Don Etherington

Summerfield, North Carolina

James Joyce, Ulysses, 1936

Covered in full black super Chieftain, green Oasis, and orange French levant goat skin; orange, white, and green handsewn silk endbands; décor of colored onlays with blind and palladium tooling. 26 x 20.5 x 6.5 centimeters. Created 1982. Lent by the Harry Ransom Center, The University of Texas at Austin.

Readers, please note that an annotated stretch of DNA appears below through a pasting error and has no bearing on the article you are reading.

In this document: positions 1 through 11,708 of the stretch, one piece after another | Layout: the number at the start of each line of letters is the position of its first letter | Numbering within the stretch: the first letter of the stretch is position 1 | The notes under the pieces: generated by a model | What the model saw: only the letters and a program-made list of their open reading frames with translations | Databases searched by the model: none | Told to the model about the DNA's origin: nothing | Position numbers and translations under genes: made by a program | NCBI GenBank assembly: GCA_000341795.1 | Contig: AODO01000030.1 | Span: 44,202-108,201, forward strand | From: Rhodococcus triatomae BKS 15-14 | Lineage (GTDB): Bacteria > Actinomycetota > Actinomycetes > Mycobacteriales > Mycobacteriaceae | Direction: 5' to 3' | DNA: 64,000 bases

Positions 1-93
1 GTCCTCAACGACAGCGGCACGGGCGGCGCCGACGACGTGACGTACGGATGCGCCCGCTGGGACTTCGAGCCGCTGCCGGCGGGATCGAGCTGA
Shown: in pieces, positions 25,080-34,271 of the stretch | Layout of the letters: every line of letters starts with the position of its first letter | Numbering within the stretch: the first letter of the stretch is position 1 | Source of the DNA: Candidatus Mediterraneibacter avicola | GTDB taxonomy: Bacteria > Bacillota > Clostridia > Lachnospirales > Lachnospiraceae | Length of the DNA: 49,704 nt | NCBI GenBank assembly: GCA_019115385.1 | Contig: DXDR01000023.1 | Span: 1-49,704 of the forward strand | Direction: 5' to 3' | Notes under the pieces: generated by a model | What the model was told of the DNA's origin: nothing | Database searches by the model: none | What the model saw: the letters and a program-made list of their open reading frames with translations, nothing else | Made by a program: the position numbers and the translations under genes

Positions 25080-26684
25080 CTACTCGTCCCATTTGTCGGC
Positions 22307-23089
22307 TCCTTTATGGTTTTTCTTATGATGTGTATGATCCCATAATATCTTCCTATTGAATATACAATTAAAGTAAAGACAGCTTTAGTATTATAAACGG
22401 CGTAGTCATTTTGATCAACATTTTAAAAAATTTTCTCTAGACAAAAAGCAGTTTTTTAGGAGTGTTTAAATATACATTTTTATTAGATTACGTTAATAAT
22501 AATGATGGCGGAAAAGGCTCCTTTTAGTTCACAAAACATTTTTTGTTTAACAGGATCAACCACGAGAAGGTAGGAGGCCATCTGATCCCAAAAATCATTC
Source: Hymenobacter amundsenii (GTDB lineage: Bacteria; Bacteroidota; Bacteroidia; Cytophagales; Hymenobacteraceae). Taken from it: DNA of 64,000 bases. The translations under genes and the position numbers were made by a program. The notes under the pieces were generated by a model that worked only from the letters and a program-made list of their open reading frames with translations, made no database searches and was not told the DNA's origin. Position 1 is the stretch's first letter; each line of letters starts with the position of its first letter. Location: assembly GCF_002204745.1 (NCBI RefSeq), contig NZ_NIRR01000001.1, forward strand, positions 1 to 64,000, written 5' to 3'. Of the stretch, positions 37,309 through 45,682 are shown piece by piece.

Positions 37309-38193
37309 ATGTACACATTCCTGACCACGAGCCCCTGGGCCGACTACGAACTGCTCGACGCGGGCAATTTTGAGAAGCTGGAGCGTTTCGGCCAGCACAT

Don Etherington began bookbinding at age thirteen as a student at the Central School of Arts and Crafts in London and as an apprentice at Harrison’s & Company in London. He studied bookbinding and design with Edgar Mansfield and Ivor Robinson at the London School of Printing and worked as a conservator for the BBC and Roger Powell and Peter Waters. From 1967 to 1969 he was a training consultant at the Biblioteca Nazionale in Florence where he trained individuals in conservation practices as part of the flood response effort. He came to the Library of Congress (LC) in 1970 with Peter Waters where he served as Training Officer and Assistant Restoration Officer. While at LC he developed new techniques for the conservation of large collections of materials and helped shape the field of book conservation. He served as Assistant Director and Chief Conservation Officer at the Harry Ransom Humanities Research Center at the University of Texas at Austin. In 1987, he joined Information Conservation, Inc. where he created a new conservation division. In 1982, he co-authored, with Matt Roberts, Bookbinding and the Conservation of Books: A Dictionary of Descriptive Terminology, the first comprehensive attempt to compile terminology from all the bookmaking and conservation fields. Etherington is highly sought after as a workshop presenter. He initiated the the Guild of Book Workers Standards of Excellence meetings in 1980 and served as chair until 1987. He is a past Fellow of Designer Bookbinders. His work is held in significant collections worldwide. Website at